Sensors play the role of 'sensory organs' in embedded systems. In an IoT world, countless sensors are embedded in a variety of objects and locations. A demonstration that adjusts the size of a text according to the distance between the PC screen and the user's face uses ST’s proximity sensor, which employs the Company’s patented ToF technology. Compared with existing products, this sensor measures longer distances with greater speed and accuracy, opening up new possibilities for motion control in robots, hovering control for drones, and human interfaces for wearable devices. In addition, ST demonstrates high-precision gesture recognition using a development kit for wearable devices equipped with a 6-axis sensor module (accelerometer and gyroscope), 3-axis magnetic sensor, and pressure/barometric sensor to show more accurate altitude detection for high-precision indoor navigation in the future.

ST’s connectivity ICs for short- and long-distance communication play the role of 'nerves' in IoT devices. For long-distance transfers, ST will demonstrate wireless data transmission from temperature and humidity detecting nodes, combining a LoRa communication IC from Semtech with a 32-bit microcontroller from ST. LoRa can communicate up to 10km, making the technology suited to the construction of large-scale networks, including smart meters, cargo tracking, animal management, and volcano-zone data collection. In short-distance communications, ST will demonstrate wireless control of a tablet by voice using a board equipped with ST's BLE IC and a MEMS microphone. ST's BLE IC delivers clear and stable communication with optimal efficiency, making it useful for IoT devices that require short-distance wireless connectivity.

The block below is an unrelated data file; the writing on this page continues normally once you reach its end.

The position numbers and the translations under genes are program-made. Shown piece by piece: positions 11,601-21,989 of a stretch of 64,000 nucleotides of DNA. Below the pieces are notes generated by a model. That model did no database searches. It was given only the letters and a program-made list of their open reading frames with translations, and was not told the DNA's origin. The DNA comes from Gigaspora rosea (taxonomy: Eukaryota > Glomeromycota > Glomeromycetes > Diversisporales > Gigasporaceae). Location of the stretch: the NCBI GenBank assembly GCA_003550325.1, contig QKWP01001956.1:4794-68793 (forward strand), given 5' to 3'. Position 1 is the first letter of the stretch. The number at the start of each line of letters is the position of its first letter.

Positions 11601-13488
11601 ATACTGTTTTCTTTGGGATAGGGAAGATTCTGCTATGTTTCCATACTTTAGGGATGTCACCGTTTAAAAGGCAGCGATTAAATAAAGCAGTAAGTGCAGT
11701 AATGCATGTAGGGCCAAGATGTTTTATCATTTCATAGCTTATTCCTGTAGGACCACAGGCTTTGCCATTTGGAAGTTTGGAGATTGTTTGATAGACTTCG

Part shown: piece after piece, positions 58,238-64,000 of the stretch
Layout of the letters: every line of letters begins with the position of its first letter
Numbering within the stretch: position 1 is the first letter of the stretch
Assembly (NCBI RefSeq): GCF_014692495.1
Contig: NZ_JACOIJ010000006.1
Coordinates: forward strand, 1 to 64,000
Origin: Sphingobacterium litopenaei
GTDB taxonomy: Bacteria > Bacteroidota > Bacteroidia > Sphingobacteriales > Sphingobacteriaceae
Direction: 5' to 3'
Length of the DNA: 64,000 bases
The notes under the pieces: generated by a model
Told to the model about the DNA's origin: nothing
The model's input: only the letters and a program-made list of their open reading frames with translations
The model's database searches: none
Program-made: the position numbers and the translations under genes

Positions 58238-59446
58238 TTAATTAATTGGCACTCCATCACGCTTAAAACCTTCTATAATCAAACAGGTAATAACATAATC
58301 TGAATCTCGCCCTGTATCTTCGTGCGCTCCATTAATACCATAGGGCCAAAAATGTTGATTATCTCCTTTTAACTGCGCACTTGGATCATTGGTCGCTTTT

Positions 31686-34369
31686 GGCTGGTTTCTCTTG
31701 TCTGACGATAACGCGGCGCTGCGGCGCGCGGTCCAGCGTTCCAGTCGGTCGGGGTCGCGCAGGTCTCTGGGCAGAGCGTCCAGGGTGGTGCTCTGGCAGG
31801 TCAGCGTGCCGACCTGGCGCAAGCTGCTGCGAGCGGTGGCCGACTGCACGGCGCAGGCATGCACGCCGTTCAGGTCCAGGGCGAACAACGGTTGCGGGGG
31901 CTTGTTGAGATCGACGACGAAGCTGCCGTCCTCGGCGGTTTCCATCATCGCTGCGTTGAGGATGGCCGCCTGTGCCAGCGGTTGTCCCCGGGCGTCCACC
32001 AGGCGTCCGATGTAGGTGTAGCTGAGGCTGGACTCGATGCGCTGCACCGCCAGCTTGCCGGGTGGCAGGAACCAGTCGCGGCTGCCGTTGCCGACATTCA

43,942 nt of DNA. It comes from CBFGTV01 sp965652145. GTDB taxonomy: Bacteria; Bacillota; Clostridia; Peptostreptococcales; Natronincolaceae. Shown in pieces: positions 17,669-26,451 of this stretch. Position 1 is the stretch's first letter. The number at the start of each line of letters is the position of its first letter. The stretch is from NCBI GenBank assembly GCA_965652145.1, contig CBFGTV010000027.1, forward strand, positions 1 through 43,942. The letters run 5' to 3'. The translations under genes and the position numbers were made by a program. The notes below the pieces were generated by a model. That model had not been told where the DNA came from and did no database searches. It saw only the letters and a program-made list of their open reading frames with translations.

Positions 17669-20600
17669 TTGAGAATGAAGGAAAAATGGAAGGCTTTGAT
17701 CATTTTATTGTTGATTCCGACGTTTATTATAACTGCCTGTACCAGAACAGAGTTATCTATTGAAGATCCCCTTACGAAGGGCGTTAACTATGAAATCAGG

Motor drives form the 'muscles' of embedded systems. ST will demonstrate vector control of a brushless DC motor using ST’s latest System in Package (SiP) for motor control. The SiP integrates an MCU and a gate driver in a 7x7mm package, combining compact size with high performance and flexibility. Target applications include robots, drones, vacuum cleaners, air purifiers, and other embedded systems that need high-performance motors. Addressing battery-powered portable devices, ST will also introduce a multi-function motor-driver IC, which cuts standby power consumption to less than 80nA. The ST booth will also host demonstrations of drone prototypes and motive propeller sections that integrate ST's 32-bit MCUs with motor-driver ICs.

With the proliferation of the IoT, network-connected embedded systems are prone to threats of cyber-attacks, including falsification, spoofing, data theft, and device misuse. To support the IoT 'immune system' that counters such threats, ST has developed the STSAFE-A100 secure MCU, which boasts the Common Criteria EAL5+ security certification. At the booth, ST demonstrates prevention of unauthorised access to sensor-equipped IoT systems by a spoofed device. ST offers a development ecosystem that simplifies the implementation of security functions in IoT devices, removing the need for support by security experts in system development.

In addition, ST is showing demos and boards for wireless chargers, digital power-supply control, NFC tags and thin-film batteries.